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Motor Coordination in Multi-Digit Task During Wrist Motion

The human motor control system is able to coordinate quite complex tasks with ease and grace. However, even for the simplest of tasks, complete explanations of the mechanisms involved remain elusive. One approach that provides clues is to search for coordination patterns in the trial-to-trial variability produced in the execution of prescribed tasks. When applying this method to study digit force coordination, relatively simple static tasks are often analyzed. Here, the method is extended to the study of a dynamic prehension task involving rhythmical movements of the wrist. The analysis shows that although there is considerable variability in individual digit forces, the total force produced remains quite stable. It is concluded that the motor control system only corrects errors that affect the value of the total force exerted, thus conserving energy and minimizing effort.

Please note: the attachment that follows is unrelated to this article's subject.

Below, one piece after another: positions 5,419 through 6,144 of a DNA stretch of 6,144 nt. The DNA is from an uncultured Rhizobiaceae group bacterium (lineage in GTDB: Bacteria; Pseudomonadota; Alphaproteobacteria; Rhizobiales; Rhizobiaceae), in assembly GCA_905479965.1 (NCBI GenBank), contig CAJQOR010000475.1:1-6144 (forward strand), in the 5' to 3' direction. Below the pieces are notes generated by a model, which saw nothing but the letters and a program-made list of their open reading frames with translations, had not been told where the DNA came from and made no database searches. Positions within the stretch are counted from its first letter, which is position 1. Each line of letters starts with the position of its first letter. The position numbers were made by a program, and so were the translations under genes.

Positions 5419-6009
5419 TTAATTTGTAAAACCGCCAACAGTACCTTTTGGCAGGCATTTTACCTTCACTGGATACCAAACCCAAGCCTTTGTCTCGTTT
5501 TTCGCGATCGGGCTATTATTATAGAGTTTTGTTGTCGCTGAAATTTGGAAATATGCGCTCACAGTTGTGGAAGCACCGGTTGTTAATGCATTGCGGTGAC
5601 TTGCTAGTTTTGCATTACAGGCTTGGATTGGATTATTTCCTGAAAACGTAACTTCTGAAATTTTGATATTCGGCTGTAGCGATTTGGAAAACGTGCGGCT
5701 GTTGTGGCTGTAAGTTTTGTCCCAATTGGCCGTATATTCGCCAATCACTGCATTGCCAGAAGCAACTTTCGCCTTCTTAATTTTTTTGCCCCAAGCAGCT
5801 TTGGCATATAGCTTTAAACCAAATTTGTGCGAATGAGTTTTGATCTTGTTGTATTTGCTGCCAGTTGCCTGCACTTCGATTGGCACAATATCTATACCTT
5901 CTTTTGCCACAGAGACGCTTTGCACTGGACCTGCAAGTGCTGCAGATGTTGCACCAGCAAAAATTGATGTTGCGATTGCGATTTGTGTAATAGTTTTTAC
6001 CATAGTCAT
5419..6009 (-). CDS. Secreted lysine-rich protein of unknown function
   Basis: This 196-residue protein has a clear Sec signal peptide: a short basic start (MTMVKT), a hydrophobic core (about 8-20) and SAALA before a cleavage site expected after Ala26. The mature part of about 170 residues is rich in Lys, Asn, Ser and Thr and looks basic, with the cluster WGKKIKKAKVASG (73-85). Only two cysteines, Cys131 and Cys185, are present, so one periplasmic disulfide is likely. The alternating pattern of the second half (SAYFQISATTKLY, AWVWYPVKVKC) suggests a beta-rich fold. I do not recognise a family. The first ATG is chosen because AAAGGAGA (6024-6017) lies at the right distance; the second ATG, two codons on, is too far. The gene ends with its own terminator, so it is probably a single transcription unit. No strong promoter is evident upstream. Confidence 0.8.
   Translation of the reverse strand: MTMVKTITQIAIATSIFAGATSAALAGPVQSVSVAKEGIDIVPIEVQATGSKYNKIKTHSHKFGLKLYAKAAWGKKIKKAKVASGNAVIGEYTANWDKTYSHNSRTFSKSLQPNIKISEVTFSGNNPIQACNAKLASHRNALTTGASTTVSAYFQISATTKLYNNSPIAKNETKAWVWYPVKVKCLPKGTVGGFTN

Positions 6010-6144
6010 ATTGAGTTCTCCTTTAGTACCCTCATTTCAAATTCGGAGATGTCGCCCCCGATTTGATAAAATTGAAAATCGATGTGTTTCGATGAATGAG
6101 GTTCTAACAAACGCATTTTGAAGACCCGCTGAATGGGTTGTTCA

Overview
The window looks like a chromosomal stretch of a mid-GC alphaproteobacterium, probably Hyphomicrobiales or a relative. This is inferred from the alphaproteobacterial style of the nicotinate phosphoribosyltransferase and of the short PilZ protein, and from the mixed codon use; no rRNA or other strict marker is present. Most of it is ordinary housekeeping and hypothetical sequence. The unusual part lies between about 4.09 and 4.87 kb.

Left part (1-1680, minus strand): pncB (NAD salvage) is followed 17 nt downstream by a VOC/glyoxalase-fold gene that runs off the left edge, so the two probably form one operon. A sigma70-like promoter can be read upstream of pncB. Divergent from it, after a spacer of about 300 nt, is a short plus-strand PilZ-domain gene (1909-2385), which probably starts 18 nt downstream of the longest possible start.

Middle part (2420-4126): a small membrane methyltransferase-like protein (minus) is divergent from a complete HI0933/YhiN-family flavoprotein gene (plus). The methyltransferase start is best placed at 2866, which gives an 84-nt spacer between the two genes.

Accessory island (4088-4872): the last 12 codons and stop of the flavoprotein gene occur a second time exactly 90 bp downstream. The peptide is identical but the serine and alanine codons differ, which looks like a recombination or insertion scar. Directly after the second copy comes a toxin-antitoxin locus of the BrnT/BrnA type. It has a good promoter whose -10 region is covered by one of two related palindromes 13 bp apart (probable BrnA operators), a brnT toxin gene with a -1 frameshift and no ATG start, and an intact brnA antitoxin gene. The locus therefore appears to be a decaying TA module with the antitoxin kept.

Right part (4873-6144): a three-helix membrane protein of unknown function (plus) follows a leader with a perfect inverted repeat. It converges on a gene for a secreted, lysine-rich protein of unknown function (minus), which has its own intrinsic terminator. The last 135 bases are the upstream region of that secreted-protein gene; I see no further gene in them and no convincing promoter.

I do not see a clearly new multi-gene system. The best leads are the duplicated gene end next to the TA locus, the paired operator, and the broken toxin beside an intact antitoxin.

Type of Seminar:
Ph.D. Seminar
Robert Nguyen
University of Toronto, Canada
May 11, 2006   14:15

ETH Zentrum, Physikstr. 3, Building ETL, Room K25
Contact Person:

Prof. M. Morrari
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Biographical Sketch:
Robert Nguyen is currently an undergraduate student of the Biomedical Option of Engineering Science at the University of Toronto. He will be receiving his B.A.Sc in Engineering Science in June. In 2004 and 2005 he worked in the software engineering group at MDA Space Missions in Brampton, Canada. There he conducted research on autonomous vehicles for space, military and mining applications. His research interest is in the application of engineering control to physiological systems.